Shall I gift shares to my girlfriend?

Although the common sense ruling last week by the Lords was specific to husband and wives, I think the same logic would now apply if a male company owner gifted a share to his girlfriend.

The difference is that the girlfriend is not going to be associated for tax purposes. Following the Lords' verdict, some male company owners may be tempted to gift their girlfriend a share of the company; and pay her the dividends.

This appears to be fine (under current law) but the fact is that those dividends absolutely belong to her. She may chose to give them back to the company owner, but the owner has no right to them. We’ve had several cases where people have given a share to their girlfriend, or indeed their wife, and then they split up, or divorce. All of a sudden the wife or girlfriend owns half the company and there may be anything up to £300,000 in the company, and the wife/girlfriend wants her half.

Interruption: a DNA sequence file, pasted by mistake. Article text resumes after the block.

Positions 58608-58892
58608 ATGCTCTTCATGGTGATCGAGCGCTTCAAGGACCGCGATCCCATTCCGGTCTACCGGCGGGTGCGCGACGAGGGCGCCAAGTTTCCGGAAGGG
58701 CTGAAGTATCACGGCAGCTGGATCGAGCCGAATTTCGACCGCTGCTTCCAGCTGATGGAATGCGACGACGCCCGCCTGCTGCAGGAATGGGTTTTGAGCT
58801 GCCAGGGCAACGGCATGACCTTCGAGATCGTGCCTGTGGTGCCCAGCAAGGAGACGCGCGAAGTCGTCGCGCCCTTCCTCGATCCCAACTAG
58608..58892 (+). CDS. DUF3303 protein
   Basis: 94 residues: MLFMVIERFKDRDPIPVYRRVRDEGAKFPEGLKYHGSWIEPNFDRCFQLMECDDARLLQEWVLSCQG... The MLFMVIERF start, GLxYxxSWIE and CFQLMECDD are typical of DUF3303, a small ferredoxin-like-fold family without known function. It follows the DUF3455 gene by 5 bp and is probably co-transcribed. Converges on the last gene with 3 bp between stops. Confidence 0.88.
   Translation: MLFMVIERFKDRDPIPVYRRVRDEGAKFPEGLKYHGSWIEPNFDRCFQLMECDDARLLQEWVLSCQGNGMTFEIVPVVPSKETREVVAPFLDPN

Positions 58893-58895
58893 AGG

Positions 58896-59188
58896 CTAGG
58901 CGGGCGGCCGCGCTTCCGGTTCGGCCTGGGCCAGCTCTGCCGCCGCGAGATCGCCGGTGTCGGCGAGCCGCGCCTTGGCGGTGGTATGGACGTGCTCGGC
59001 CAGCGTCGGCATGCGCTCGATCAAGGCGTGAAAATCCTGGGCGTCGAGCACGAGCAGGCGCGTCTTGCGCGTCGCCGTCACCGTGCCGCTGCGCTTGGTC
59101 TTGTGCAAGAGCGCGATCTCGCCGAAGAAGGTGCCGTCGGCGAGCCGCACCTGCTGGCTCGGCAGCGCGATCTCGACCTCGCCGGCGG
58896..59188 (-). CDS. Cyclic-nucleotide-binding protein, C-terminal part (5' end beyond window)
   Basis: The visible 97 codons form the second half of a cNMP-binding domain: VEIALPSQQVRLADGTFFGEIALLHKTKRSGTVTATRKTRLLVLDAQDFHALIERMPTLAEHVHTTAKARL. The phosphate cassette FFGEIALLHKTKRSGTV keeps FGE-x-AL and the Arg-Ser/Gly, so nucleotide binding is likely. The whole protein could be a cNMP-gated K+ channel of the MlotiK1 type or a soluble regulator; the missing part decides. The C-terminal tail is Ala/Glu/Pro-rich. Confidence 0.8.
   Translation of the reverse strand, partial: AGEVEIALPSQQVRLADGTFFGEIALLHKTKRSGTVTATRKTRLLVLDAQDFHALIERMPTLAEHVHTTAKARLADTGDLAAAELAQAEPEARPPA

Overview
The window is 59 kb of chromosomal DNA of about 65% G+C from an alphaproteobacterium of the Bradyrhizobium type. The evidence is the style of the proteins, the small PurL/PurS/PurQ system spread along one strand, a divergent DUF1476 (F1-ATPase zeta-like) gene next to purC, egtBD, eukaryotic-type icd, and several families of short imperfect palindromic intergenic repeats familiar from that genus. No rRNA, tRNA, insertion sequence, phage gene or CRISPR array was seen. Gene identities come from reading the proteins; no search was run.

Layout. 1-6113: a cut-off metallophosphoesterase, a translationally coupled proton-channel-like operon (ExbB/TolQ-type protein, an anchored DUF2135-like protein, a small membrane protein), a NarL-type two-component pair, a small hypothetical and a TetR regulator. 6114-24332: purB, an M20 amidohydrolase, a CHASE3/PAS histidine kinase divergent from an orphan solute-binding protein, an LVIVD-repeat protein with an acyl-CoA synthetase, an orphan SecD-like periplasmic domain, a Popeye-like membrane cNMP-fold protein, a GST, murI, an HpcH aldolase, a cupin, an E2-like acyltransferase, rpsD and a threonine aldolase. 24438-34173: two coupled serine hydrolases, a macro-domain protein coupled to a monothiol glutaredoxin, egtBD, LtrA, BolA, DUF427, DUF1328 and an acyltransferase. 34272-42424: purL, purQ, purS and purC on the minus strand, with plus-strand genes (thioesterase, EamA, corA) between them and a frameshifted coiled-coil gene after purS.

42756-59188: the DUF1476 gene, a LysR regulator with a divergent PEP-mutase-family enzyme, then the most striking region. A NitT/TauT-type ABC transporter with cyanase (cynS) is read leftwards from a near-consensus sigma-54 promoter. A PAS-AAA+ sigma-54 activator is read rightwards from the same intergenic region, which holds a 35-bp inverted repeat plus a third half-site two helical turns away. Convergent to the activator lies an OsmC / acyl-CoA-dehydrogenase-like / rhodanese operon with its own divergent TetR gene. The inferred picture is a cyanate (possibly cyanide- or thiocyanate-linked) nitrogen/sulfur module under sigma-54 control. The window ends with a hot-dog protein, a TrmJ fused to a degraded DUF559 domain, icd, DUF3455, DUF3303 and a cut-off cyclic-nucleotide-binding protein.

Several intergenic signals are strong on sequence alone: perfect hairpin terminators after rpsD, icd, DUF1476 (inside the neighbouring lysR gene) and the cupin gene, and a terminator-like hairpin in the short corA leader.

Company owners can’t then say to their wife/girlfriend ‘sorry I only gave you the share for tax purposes.’ So there are downsides to it (gifting a share) as well. And evidently these are more acute if the share is gifted to a non-married partner, such as a boyfriend or girlfriend. Other people say ‘I’ll give a share of the company to my mother’ but then they potentially face an inheritance tax problem.

Also, it’s a fairly small saving for tax planning: by splitting shares between husband and wife the maximum saving is £6,500 a year. So this is not a huge tax saving and it can have problems attached to it.

Overall, gifting shares to the wife doesn’t really save that much tax. The average saving is £6,000 a year and there are problems with it. So the Lords’ judgement was more of a victory for the Joneses, rather than for the taxpayer at large, because they stood to lose a great deal of money. Going forward, yes it is a tax saving opportunity, but it’s not without risk.


Simon Dolan, managing director of SJD Accountancy, a chartered accountant

 

1st August 2007

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